I may never forgive Donald Trump for what he said about Mexicans. I may never forgive him for what he said about Muslims or that smutty crack he made about Megyn Kelly. I may never forgive him for his lies and his bravado and his nasty personalizing of political differences. I may never forgive him for all these things, but I draw the line at Serge Kovaleski, the reporter with a congenital condition that limits mobility . Trump mocked him. I will never forgive him for that.
This happened in November, and I’m sure you know about it, but it has been left in the dust kicked up by further Trump outrages that include a denial that he ever did what in fact he did. He twisted his body in approximation of Kovaleski’s. Trump not only denied doing it, but he denied knowing about Kovaleski’s condition, despite having been interviewed by him on several occasions.
Kovaleski now works at the New York Times, but he was once a colleague of mine at The Post. I used to see him in the vast newsroom and wonder about him and admire him as well. His disability, called arthrogryposis, is instantly noticeable. It forces him to hold his arms in a distinctive way.
My guess is that he could have done anything he wanted. He’s a graduate of the College of William and Mary and talented enough to have worked at two of the best American newspapers. He could have been a lawyer or an accountant or a hedge-fund honcho — you name it. What I’m saying is that he could have made a pretty good living sitting behind a desk and not, on a daily basis, confronting people who are unprepared for his appearance. Every day as a reporter, he must see the double take of the surprised.
Trump’s other outrages arguably had an element of political calculation to them. The stuff about Mexicans, about immigrants in general, and about Muslims was popular among his supporters. It’s not that I think these insults were disingenuous — the man’s bigotry was evident when he insistently questioned whether Barack Obama was a natural-born American — but they applied to large groups, momentarily unpopular, and no single person either had to bear a stigma or feel the hurt. Trump came closest to showing his innate cruelty with his remark that John McCain, who spent five years as a prisoner of war in Vietnam, was no hero. Trump has an adolescent’s contempt for the suffering of others.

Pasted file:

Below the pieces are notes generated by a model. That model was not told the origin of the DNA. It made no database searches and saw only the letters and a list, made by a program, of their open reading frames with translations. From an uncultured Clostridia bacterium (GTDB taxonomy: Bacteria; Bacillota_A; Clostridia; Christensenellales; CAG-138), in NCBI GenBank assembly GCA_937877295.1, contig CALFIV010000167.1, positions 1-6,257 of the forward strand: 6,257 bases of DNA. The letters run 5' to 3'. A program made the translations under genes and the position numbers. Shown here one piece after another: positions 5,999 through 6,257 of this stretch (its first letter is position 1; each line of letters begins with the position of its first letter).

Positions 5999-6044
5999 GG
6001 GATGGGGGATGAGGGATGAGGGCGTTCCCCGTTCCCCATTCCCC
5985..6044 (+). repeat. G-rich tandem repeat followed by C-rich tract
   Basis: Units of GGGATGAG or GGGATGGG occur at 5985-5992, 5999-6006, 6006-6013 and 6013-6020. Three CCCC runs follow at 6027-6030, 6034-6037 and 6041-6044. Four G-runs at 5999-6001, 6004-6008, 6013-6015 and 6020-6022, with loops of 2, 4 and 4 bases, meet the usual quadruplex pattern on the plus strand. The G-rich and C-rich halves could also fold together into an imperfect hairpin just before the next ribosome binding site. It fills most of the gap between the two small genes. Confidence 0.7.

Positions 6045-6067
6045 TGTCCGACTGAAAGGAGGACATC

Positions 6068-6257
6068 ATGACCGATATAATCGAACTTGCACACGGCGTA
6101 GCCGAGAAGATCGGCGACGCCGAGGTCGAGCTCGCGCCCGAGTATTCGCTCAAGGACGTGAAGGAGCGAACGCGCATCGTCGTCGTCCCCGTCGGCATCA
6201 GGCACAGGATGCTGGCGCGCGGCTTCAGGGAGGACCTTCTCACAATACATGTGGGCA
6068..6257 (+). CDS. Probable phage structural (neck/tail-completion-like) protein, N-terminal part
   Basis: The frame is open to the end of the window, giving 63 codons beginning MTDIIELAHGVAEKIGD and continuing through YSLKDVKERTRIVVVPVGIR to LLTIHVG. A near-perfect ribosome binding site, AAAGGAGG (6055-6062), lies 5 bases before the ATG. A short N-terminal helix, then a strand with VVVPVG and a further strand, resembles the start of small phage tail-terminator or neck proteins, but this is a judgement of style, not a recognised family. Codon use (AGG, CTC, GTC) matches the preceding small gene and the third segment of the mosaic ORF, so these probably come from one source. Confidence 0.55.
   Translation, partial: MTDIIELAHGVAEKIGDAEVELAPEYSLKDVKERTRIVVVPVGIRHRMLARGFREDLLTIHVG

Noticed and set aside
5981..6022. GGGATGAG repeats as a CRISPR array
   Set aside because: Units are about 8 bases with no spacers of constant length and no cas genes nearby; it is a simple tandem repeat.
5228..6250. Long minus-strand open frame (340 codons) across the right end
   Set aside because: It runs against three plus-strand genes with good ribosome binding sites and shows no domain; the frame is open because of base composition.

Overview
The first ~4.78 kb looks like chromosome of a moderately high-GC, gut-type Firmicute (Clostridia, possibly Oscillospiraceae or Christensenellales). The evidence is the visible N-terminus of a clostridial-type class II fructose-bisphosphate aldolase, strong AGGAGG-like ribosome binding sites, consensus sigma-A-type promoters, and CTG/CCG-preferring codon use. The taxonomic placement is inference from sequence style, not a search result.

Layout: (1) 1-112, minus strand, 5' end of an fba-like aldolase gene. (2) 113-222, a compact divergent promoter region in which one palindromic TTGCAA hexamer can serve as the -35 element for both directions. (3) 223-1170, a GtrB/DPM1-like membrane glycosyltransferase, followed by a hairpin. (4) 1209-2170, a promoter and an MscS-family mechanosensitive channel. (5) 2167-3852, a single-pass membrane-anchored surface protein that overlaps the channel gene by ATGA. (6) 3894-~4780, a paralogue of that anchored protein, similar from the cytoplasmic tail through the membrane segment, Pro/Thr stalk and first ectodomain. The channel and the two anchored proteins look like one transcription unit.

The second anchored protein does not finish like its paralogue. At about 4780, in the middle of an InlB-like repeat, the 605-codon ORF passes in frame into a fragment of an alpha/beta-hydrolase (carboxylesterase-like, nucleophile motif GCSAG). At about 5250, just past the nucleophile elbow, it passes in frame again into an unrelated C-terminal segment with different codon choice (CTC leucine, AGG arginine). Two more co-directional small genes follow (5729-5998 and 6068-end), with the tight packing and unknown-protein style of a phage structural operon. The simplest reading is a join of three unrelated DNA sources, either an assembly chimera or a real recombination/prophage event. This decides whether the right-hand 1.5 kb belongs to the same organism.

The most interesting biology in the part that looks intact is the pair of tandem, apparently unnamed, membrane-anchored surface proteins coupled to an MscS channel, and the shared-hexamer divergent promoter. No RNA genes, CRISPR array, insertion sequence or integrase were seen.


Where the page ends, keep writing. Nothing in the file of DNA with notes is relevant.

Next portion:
With his recent victory in South Carolina, we have to face the prospect that Trump could be the Republican nominee, possibly the next president of the United States. It’s a depressing thought. He’s crass and dishonest, a bully in a bespoke suit. But he’s also cruel, as evinced by his crack about McCain and, more particularly, his mocking of Kovaleski. After all, McCain’s heroism is beyond question and a personal attribute. His captivity, his tortures, may not be fully behind him, but it is in the past. Not so Kovaleski’s condition. It’s with him every day.
Trump has his charms. But he’s a towel-snapper — a rich kid who has always had it easy. He has never had the character-building setbacks that sometimes season the callow — Franklin D. Roosevelt’s polio or Robert F. Kennedy’s loss of his brother John, for instance. These are the sorts of things that reduce the rich to the powerlessness of the poor. Trump has none of that. He lives in a pre-Copernican world of his own. The sun revolves around him.
Brett Duncan Smith, a University of Georgia student, drove 90 miles last week to see John Kasich in Clemson, S.C. Smith was distraught. A year before, the man “who was like my second dad, he killed himself,” Smith told Kasich. “And then a few months later, my parents got a divorce, and then a few months later, my dad lost his job.” Smith went on like this, and finally asked Kasich for a hug. The Ohio governor stepped forward and threw his arms around him.
I contrast Kasich to Trump not because I think the willingness to hug is the measure of a great president, but because empathy is. The cliche about feeling someone else’s pain cannot be applied to Trump. He does not appreciate the difference between fortunate and entitled. The only pain he feels is his own. He never apologized to Kovaleski and he never seemed to appreciate why he should. You may conclude that he’s merely rude. I think he’s dangerous.
Read more from Richard Cohen’s archive.